This is not a whiney, poor pitiful pond posthumous post. (I think I already did that one ...)
My pond is dry, but it's not dead. It's just resting ... in a dry sort of way.
Below is a recent view looking south. The little dock is off to the right and is a good reference point for comparison of the water level in previous pond posts.
I spent the last hour of sunlight Sunday evening shoveling some of the drier black organic goo up on to the high pond banks. Beneath a few inches of goo is clean white sand.
The wetter black goo has the consistency of pudding and is quite the quagmire.
The heron below loves the low water. The shallow conditions concentrate his little targets so hunting becomes ... like shooting fish in a barrel. He actually was gulping something sizeable as I walked up. It's almost gone in the picture.
The view below is looking north and I am down in the pond. I would have been underwater at this point a year ago. The dock is to the left, just out of the picture. I used to stand on the dock and watch the catfish and bream swim over the top of the dead, prone willow lying in the pond. The produce crate was placed in the pond as a potential catfish nest.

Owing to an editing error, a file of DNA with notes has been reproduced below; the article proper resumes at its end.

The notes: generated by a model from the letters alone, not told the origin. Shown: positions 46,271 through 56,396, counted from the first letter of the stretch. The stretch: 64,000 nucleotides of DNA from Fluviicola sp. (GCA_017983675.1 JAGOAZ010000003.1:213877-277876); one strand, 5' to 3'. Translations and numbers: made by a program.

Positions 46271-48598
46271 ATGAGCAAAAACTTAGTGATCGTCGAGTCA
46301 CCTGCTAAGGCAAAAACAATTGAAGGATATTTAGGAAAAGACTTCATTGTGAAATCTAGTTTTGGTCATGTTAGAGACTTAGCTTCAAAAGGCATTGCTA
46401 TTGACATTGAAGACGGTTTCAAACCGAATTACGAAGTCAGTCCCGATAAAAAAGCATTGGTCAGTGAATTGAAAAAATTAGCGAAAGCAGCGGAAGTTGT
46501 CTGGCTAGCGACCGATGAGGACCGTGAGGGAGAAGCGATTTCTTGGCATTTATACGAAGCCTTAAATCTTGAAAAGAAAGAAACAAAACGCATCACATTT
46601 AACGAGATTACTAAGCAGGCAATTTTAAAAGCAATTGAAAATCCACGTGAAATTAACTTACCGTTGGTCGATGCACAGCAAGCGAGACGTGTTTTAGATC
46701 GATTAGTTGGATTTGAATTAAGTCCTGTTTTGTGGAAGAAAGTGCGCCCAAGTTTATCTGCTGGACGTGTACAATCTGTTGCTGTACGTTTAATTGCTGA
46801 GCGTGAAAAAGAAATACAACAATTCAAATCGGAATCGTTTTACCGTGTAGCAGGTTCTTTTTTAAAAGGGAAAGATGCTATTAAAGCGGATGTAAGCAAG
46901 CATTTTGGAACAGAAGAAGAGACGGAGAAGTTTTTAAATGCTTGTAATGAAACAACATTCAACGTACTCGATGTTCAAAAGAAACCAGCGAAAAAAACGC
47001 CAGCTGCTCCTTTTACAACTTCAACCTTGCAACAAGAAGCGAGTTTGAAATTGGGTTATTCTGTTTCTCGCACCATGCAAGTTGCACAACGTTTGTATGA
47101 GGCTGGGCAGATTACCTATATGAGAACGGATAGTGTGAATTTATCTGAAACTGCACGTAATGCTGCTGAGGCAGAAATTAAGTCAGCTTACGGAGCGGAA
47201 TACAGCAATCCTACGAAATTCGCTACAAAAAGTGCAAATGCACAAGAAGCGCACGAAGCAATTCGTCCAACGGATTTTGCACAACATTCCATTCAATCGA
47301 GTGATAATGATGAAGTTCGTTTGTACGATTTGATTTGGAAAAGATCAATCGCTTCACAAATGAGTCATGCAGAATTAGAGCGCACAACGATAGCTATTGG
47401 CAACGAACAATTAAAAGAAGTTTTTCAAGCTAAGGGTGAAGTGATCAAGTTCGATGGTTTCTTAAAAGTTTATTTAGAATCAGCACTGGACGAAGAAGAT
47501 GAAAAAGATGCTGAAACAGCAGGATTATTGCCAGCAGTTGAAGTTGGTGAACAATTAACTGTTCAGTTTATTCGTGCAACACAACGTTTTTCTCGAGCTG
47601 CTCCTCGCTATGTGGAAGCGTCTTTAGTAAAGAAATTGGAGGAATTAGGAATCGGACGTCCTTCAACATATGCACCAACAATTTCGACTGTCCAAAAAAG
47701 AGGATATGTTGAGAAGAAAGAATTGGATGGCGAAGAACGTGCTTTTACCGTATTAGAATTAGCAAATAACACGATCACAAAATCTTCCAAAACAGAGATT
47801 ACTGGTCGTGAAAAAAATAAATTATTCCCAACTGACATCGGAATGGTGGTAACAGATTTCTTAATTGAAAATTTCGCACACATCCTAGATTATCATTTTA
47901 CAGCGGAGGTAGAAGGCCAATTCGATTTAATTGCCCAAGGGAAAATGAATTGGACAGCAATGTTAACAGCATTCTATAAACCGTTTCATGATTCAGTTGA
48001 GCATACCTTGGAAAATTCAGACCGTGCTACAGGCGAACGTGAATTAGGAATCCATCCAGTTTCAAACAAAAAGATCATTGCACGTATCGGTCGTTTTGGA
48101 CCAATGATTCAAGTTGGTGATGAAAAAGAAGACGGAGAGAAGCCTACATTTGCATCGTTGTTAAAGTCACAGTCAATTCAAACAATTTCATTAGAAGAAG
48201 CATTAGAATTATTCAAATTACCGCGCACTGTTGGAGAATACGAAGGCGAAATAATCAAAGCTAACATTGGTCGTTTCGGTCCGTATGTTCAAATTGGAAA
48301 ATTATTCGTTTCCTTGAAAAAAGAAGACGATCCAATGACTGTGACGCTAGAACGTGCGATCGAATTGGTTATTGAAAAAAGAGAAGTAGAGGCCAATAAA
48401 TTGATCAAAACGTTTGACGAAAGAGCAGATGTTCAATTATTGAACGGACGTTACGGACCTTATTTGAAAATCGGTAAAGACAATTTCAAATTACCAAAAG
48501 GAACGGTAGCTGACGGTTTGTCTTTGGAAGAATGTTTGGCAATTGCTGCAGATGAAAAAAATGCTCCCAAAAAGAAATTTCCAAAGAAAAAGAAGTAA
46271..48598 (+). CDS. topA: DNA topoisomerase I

The dragonflies below are feeling the tug of the seasonal change. They were busy depositing eggs in the exposed pond goo to ensure next year's crop of mosquito hawks. With our dry summer, mosquitoes were almost nonexistent in Pure Florida this year.
The tiny puddle of water that remains still teams with minnows, tiny bream, snails, and water bugs gambling on some good rainfall. The odds are against them as we enter our dry fall season, but they persist.
The mud is rich with tiny earthworms, algae spores, and various insect eggs. Waiting ...
So, the pond is dry, dehydrated, dessicated, desertified, ... call it what you will, but it's far from dead.
It's just resting.